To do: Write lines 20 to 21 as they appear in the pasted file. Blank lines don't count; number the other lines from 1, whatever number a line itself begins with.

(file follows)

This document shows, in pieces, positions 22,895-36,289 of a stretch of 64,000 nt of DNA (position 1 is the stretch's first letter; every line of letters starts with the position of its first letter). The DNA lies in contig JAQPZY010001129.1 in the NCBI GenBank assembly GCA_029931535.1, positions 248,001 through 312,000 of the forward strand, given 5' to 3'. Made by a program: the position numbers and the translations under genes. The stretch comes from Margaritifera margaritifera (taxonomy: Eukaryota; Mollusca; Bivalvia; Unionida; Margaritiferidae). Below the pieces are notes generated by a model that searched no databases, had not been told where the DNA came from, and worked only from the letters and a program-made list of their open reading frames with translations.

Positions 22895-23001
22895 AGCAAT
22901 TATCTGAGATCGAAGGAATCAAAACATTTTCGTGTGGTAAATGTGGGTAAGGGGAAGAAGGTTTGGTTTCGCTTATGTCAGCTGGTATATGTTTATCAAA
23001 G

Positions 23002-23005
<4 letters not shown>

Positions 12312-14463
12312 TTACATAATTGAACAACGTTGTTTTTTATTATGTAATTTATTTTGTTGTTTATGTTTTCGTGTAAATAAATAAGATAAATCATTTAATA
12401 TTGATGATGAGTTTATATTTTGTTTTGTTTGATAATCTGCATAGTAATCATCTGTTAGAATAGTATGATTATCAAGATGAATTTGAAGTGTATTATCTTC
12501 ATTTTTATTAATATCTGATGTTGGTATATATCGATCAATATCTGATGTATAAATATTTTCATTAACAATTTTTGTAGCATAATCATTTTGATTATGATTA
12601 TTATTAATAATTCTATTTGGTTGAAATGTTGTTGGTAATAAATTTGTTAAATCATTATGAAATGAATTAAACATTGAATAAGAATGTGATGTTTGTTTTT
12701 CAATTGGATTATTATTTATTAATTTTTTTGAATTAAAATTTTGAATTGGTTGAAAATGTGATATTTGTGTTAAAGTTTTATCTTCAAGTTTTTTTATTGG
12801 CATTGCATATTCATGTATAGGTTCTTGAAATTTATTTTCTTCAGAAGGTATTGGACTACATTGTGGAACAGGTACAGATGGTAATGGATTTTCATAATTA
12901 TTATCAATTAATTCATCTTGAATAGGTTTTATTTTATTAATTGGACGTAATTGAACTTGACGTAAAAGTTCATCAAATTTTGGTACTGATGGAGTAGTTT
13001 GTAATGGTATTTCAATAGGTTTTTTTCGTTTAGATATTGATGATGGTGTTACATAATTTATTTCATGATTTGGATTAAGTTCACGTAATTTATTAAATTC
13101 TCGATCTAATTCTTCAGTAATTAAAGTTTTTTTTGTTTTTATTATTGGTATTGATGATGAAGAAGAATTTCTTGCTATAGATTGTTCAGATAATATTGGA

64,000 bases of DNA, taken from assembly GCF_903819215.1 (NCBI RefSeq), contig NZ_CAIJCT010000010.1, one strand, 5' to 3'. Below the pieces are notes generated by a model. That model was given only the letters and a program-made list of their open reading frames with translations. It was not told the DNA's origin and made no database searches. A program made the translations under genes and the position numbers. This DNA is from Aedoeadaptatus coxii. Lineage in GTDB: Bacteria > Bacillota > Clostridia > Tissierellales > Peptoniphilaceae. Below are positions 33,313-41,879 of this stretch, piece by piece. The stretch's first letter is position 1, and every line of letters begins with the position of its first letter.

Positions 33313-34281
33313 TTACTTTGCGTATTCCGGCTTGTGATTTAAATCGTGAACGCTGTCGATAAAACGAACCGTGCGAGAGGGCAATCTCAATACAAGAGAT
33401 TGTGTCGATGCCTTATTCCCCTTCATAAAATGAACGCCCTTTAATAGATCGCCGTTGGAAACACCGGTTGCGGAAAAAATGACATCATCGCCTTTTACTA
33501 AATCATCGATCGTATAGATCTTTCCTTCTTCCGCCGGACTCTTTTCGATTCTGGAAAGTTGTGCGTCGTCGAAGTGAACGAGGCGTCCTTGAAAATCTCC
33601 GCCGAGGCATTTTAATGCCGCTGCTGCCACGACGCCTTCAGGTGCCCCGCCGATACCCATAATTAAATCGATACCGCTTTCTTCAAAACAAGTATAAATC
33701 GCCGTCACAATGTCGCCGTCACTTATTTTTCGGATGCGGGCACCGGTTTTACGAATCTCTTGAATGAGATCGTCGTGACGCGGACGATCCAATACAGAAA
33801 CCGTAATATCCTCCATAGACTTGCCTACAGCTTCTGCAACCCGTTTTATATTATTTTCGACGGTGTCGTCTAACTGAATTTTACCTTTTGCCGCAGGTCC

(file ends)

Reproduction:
33313 TTACTTTGCGTATTCCGGCTTGTGATTTAAATCGTGAACGCTGTCGATAAAACGAACCGTGCGAGAGGGCAATCTCAATACAAGAGAT
33401 TGTGTCGATGCCTTATTCCCCTTCATAAAATGAACGCCCTTTAATAGATCGCCGTTGGAAACACCGGTTGCGGAAAAAATGACATCATCGCCTTTTACTA